Don’t put conversion ahead of education! Remember, before a customer can use a product, he or she needs education. If you put the conversion before the education you may make a sale, but you’ll likely lose the customer in the long term. Educate before you convert and provide assistance throughout the process, including after conversion. Also, make sure you try to filter out customers who aren’t at the right stage.

Check out Randy’s video below for more tips:

As the team’s “stats guy,” Luke Schoenrock our go-to staff member for analytics and reporting—as well as witty remarks.

Posted in Advertising Tips


Connecting with CT’s Social Networks

Interact with CT’s engaged readership on a personal level with new social media advertising.

How we use the Internet has changed in recent years. Most people now discover, consume, and engage with online content through social media sites like Facebook and Twitter. These sites serve as gateways, portals to good content, that are curated by vast networks of friends and family who share quality articles and ideas to their own ever-growing social media families.

Here at CT, we’ve witnessed an explosion in social media visitors, fans and followers. We’re counting over 300,000 Facebook fans and 250,000 Twitter followers and adding more every day. Best of all, these social media fans are among our most engaged readers who love to interact with posts and articles and share content with their own network of friends. Thanks to these loyal fans sharing, commenting, and retweeting, the effective reach of CT’s content is regularly amplified to millions of new viewers around the world.

For the first time, CT is pleased to share this fantastic and growing audience with some of our strategic partners in ministry through Sponsored Social Media Posts. Through boosted postings on Facebook and Twitter, these key voices can reach out to an expanded audience directly through their personal social networks. With pages and profiles targeted to specific audiences like women on TCW, pastors on Leadership Journal, and intellectual and church leaders on Christianity Today, these sponsored posts provide an amazing opportunity to engage with an audience directly and personally. Advertisers will also receive assistance in crafting and reviewing their posts from CT’s prestigious editorial staff, ensuring that the message will match the tone and mission of Christianity Today’s existing social media conversations.

For more information in this unique opportunity, please contact us here and visit our advertising help pages here.

As the team’s “stats guy,” Luke Schoenrock our go-to staff member for analytics and reporting

Posted in Company News, Online Advertising, Social Media


CT Launches New Mobile Banner Position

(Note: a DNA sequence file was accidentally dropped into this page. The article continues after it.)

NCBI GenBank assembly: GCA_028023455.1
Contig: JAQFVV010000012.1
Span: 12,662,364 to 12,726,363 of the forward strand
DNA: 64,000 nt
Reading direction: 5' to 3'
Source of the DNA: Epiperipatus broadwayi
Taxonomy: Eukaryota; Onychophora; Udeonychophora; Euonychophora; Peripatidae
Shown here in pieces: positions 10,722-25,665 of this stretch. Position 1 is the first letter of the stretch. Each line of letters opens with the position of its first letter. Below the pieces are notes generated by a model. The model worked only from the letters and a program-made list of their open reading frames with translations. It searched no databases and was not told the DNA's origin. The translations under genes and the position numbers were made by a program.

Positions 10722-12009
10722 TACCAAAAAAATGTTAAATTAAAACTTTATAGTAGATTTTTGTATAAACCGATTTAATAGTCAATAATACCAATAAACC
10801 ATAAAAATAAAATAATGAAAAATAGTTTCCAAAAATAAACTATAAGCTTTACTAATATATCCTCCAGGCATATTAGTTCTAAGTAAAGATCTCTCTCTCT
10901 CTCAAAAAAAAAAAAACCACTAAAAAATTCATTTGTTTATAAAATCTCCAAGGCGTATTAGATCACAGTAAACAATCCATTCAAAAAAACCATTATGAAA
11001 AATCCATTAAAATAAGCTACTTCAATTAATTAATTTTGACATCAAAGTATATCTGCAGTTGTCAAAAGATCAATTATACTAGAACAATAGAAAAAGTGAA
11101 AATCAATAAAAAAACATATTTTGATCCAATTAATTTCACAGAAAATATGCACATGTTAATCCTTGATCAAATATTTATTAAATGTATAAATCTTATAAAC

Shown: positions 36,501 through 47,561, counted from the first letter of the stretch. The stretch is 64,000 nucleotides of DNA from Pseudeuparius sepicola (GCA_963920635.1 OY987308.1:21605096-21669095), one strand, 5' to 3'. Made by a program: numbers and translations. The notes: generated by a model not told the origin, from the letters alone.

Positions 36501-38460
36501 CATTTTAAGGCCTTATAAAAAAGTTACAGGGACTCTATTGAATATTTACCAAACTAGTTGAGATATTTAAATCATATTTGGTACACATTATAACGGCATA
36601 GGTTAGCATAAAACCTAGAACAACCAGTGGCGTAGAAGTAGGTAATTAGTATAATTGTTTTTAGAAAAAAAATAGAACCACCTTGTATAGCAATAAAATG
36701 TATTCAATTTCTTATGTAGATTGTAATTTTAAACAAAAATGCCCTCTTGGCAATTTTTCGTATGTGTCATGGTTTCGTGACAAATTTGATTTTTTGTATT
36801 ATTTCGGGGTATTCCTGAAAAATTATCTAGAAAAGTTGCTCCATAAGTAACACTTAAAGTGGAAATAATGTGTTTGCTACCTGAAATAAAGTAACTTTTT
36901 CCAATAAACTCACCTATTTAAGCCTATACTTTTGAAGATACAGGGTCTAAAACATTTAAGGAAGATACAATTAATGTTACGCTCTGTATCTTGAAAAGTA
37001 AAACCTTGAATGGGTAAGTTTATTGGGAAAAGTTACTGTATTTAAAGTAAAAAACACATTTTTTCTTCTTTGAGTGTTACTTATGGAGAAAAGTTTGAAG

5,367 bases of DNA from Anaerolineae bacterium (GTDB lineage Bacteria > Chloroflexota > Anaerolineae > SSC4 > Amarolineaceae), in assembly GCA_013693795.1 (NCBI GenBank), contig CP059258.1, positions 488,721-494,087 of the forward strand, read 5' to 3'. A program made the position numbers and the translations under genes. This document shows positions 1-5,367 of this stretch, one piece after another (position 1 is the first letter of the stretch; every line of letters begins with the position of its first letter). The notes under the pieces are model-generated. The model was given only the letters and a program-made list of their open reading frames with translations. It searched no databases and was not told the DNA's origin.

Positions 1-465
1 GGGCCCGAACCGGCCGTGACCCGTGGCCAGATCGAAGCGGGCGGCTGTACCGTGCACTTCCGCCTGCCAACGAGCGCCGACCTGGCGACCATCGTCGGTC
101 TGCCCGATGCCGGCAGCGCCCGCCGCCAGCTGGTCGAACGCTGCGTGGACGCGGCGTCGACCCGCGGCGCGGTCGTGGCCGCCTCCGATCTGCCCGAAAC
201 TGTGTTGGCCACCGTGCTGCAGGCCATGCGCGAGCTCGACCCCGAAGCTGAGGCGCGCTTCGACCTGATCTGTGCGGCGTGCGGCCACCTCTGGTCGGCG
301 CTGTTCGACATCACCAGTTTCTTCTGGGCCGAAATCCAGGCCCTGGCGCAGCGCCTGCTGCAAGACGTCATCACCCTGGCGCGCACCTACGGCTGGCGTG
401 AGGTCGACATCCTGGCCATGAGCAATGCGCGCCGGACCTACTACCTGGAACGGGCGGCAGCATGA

iPhone-51With the start of a new year, CT is launching a new mobile interstitial banner position to help our advertisers reach the booming mobile market. Over the past year, the mobile web has made itself known as a marketing force that must be reckoned with. As phones, tablets and other devices get faster, cheaper and more prolific, companies can’t afford to ignore the growing number of consumers who are surfing, searching and shopping online from their mobile devices. At CT we’ve seen the number of mobile visitors increase by 100% year over year, nearing the point where mobile visitors will constitute half of the traffic to our sites. CT isn’t alone. Industry wide mobile users are growing, and they have money to spend. On Christmas Day 2013, mobile users made close to 29% of all online sales. We’ve continued to work on new ways to reach this expanding audience. For several years we’ve offered a special 320×50 size mobile banner that is optimized to comfortably fit in the header of pages on the small view screens of mobile devices. This position has consistently had click through rates that outperform standard desktop banners. With the launch of a new mobile interstitial banner we are now able to offer a second mobile advertising opportunity. This ad position uses a standard 300×250 image and appears in between the pages of multipage articles. The interstitial runs in a limited rotation, to avoid inconveniencing the audience and over exposure, and receives a complete takeover of the screen when viewed. In only a few months this new interstitial banner has already out performed most other desktop banners as well as our other static mobile ads. The click-through numbers are truly impressive. When paired with an attractive creative, this position is a wonderful opportunity to reach the new mobile audience.

Posted in Advertising Tips